A rep for LCD Soundsystem‘s label wrote a series of scathing tweets refuting rumors that the group was eyeing a 2016 reunion, after reports surfaced online suggesting it was a possibility. “Hey idiots, LCD Soundsystem isn’t reuniting,” DFA Records label manager Kris Petersen wrote. “They’re dead, along with your good looks and cultural relevance.” DFA cofounder Jonathan Galkin also denied the rumors to Pitchfork.
The source of the rumors was music website Consequence of Sound, citing anonymous “multiple sources” as confirming that the group intended to perform “at least three high-profile music festivals” in the U.S. and U.K. Billboard subsequently published its own article with confirmation coming from another anonymous “well-placed source.”
In his Twitter tirade, Petersen called Consequence of Sound’s “multiple sources” “some fucking knobs on the Coachella message board.” He also submitted a statement to Vulture. “LCD Soundsystem is not reuniting at Coachella next year,” he wrote. “I’m sure some festivals have offered the group a giant tempting pile of money, but there is no truth to this. Can we all just move on with our fucking lives?”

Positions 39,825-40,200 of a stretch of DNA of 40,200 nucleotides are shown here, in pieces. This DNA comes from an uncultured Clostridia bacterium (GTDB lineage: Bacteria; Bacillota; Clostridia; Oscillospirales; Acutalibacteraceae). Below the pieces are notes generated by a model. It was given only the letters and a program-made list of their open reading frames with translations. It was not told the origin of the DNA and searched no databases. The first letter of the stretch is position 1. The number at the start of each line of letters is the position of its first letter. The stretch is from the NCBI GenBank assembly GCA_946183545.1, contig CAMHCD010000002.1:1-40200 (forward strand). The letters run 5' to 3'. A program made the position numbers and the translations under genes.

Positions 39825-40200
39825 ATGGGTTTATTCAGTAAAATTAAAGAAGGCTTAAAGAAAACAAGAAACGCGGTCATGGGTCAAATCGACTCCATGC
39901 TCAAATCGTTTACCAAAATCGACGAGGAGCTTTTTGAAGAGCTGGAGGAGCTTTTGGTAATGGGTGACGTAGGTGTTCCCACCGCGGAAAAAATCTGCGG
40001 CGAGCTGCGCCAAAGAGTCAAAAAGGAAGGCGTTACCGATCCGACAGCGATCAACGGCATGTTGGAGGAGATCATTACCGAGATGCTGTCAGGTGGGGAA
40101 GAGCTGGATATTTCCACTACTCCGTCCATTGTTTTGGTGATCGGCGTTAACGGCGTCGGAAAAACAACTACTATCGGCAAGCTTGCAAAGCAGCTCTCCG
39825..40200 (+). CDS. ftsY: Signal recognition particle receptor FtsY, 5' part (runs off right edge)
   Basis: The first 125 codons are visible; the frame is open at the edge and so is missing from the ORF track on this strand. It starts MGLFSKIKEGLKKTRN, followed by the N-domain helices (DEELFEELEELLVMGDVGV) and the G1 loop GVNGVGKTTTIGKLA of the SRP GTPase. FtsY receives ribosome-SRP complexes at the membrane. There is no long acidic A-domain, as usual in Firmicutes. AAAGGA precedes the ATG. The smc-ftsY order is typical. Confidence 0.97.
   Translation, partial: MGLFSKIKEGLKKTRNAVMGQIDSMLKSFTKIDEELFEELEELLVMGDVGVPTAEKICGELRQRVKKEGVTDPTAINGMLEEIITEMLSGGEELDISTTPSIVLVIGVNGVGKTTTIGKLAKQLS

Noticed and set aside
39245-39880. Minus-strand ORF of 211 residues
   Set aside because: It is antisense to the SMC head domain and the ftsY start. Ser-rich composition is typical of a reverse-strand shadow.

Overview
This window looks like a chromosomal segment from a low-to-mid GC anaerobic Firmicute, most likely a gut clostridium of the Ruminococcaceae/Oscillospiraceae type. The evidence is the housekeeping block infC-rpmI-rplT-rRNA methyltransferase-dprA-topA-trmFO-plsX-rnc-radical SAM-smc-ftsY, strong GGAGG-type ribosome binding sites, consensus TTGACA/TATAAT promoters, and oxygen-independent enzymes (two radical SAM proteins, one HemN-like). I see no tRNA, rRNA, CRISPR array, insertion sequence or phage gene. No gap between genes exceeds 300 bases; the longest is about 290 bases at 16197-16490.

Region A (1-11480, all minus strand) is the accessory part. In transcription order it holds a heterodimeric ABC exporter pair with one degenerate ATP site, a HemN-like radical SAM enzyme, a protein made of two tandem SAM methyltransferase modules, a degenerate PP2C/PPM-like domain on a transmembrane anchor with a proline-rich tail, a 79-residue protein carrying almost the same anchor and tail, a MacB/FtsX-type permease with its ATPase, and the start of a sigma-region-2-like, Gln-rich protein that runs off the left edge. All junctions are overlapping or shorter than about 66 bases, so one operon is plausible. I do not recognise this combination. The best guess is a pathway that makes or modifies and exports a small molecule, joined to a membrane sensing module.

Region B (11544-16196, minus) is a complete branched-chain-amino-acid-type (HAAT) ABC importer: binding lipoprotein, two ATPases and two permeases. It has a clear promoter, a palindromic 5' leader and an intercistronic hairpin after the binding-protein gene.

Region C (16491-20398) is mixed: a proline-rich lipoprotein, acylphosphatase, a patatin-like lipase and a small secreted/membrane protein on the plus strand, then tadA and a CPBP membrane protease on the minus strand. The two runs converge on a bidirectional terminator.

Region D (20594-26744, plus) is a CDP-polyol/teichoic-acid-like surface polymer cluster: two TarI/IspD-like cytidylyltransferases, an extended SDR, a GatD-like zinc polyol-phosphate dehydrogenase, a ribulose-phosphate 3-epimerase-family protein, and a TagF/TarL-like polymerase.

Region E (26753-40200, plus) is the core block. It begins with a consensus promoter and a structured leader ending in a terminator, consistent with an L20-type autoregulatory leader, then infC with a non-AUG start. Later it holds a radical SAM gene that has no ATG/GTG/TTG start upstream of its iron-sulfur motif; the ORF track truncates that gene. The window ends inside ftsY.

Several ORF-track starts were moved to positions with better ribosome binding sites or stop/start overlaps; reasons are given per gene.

While a rep for the band declined to comment, a rep for DFA Records tells Rolling Stone, “‘This office has no knowledge at all of any reunion.” A rep for Monotone, Murphy’s management company also tells Rolling Stone, “We have no knowledge of any reunion.”
LCD Soundsystem played their final concert in April 2011 at New York City’s Madison Square Garden. Last spring, they put out a five-LP box set of the entire, nearly four-hour concert titled The Long Goodbye. The band also set up a “Long Goodbye” exhibit at Brooklyn record store Rough Trade, which included the album playing in full and photographs of the group.
Since the group disbanded, main man James Murphy has found many interesting ways to keep busy. He remixed computer-generated music made from tennis matches, recorded a chill song for a Noah Baumbach movie, covered David Bowie, opened a wine bar and began campaigning for a chance to refigure the way the New York City subway system sounds.
When Rolling Stone asked Murphy in June 2014 if he ever wondered whether or not it was a mistake to end LCD Soundsystem, he said no. “It felt pretty good,” he said of bidding farewell to the band. “But that doesn’t mean that I don’t miss it. There are times when I miss it a lot.”